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Finisar's Broadway Dabbled in WDM-PON

Craig Matsumoto
9/28/2010

When Finisar Corp. (Nasdaq: FNSR) acquired EPON transceiver vendor Broadway Networks last week, it bought a piece of WDM-PON heritage as well. (See Finisar Goes on a Spree.)

WDM-PON was Broadway's first love when it was founded in 2006, says Kent Godfrey, a partner with Pond Venture Partners Ltd. and the only venture capitalist on the startup's board.

Alas, that love didn't last long.

"After about a year and a half building a product for that market, it was clear WDM-PON was just too far in the future," Godfrey says.

That's not a surprising conclusion. Even supporters of WDM-PON will tell you the technology is going to take a while to reap rewards. (See Verizon: WDM-PON Still Sounds Expensive.)

Seeking a change of direction, Broadway hired a new CEO: Jianhui Zhou, once the vice president in charge of China operations at Ciena Corp. (NYSE: CIEN). A former denizen of Bell Labs , Zhou had been acquired into Ciena while serving at ONI Systems.

From that point, Broadway worked on the products that eventually got it acquired -- in particular, the EPON Stick, an optical transceiver in the small-form pluggable (SFP) format. The Stick integrates an Ethernet Media Access Controller (MAC) chip made by Teknovus, which was acquired by Broadcom Corp. (Nasdaq: BRCM) in March. (See Broadcom to Acquire Teknovus.)

That chip makes the Stick a standalone EPON optical network unit (ONU), Broadway claims. One use for it, according to a source at another transceiver vendor, could be to put EPON ports on installed TDM-based gear.

The Broadway product was getting deployed in North America and China, Zhou tells Light Reading via email. Hitachi Communication Technologies America Inc. (Hitachi-CTA) was a customer, and Broadway was also producing an EPON transceiver for the Cisco Systems Inc. (Nasdaq: CSCO) ISR 890 in China.

But the gross margins of around 25 percent weren't going to be enough for Broadway to grow. "In the US, it was a little bit bigger, but most of the business was going to be in China and Taiwan," Godfrey says.

Once Broadway was approached by one prospective buyer (it wasn't Finisar), Godfrey and the board decided that selling Broadway into a bigger company was a good option.

Broadway has already developed a GPON variant of the EPON stick, a Finisar spokesman tells Light Reading via email. That product uses a GPON chip, naturally, though Finisar isn't saying which vendor Broadway tapped for that development.

— Craig Matsumoto, West Coast Editor, Light Reading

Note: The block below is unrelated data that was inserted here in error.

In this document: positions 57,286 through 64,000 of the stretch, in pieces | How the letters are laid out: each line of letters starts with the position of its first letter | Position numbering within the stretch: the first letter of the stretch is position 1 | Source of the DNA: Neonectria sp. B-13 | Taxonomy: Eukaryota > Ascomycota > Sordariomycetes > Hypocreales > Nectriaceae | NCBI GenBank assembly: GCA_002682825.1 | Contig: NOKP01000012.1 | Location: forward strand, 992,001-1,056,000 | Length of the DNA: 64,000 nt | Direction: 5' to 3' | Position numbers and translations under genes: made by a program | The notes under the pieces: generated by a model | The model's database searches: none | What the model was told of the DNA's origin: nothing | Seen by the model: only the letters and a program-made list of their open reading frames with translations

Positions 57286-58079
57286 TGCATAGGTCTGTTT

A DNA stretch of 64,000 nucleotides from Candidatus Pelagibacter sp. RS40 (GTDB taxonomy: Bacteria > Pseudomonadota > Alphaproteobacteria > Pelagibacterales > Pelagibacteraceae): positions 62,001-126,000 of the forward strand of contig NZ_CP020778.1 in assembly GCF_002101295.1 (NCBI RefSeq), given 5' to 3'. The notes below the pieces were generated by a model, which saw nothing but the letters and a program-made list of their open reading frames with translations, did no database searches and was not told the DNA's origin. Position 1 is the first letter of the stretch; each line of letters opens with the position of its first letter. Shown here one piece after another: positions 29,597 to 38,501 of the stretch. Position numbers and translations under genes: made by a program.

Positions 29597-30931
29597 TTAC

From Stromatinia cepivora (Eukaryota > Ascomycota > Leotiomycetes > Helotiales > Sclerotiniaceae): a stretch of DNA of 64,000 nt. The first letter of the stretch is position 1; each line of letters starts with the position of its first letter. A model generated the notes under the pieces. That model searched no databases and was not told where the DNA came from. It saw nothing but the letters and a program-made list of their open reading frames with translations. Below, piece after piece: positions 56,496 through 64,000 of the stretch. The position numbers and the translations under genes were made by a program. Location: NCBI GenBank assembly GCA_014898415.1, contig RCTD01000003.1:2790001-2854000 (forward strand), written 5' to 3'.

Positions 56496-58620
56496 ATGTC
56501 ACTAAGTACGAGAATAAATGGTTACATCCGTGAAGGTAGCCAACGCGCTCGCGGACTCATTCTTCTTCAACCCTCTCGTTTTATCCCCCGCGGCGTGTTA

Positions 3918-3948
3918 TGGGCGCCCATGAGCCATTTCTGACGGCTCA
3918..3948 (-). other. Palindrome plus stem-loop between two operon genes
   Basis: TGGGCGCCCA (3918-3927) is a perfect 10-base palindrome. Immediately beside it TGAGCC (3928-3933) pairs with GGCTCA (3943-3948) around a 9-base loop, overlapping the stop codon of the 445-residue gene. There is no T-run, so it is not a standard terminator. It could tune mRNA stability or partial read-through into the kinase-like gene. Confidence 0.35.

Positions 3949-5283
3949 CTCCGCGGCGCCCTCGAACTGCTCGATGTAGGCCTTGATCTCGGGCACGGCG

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paolo.franzoi
paolo.franzoi
12/5/2012 | 4:22:25 PM
re: Finisar's Broadway Dabbled in WDM-PON


 


I used to pitch this concept constantly as the way to actually make ONTs cost effective.  There are the outdoor issues to resolve but basically if you can make an GigE port an EPON (or GPON) port then you have removed this huge barrier to making ONTs.  Now, any Ethernet product can theoretically now be an EPON ONT (an ONU is an ONT - what you have described is an indoor ONT).


There is an issue in the GPON world that would have to be resolved and that is the dual level management.  Today, the OMCI provides a management and software download process for the ONT.  What would have to happen is that the SFP terminates the OMCI and that the rest of the ONT is managed via TR-69 (or SNMP).


The only remaining issue (depending on how you build your PON) is access to the TM domain of the PON for the ONT.


seven


 

Pete Baldwin
Pete Baldwin
12/5/2012 | 4:22:25 PM
re: Finisar's Broadway Dabbled in WDM-PON


Anyone have any thoughts on the utility of the EPON Stick?  It sounds like you could use it to turn any old router into an ONT. Fiber has to reach all the way up to the router, so this isn't an idea for the side of a house in wintry climes -- more an MDU basement application. But is that so advantageous over just using an ONT?

paolo.franzoi
paolo.franzoi
12/5/2012 | 4:22:24 PM
re: Finisar's Broadway Dabbled in WDM-PON


 


So, it could be.


The big thing is that what would be very good is that if the OMCI is completely terminated then the OLT would not have to change to introduce a new ONT type.


The problem right now is that (ignore other configurations which have similar problems) an OLT is supposed to query the ONT to verify that it has the correct software version.  If it does not, then the OLT downloads the software.  This means the OLT has to know about each ONT that can be plugged into it (and this is a similar thing to what happens in cable).  Thus, this defeats the entire point of the multi-vendor ONT business.


Now, go make the OMCI really only manage the PON and stuff it all in an SFP and you have a component that can be plugged into any reasonable SFP socket.  Now the number and variety of devices available become huge.  One of the problems that ONT vendors have is that carriers seem to want to spec out many different kinds of them.  This means that an ODM business has trouble getting started since they are now in a low volume/high mix business.


seven


 

Pete Baldwin
Pete Baldwin
12/5/2012 | 4:22:24 PM
re: Finisar's Broadway Dabbled in WDM-PON


Cool. Thanks, Seven.


About terminating the OMCI for GPON -- Broadway had a second product called the smart SFP that does optical layer monitoring and management. I don't know enough specifics to know if that's a step in the same direction, but it sounds similar.

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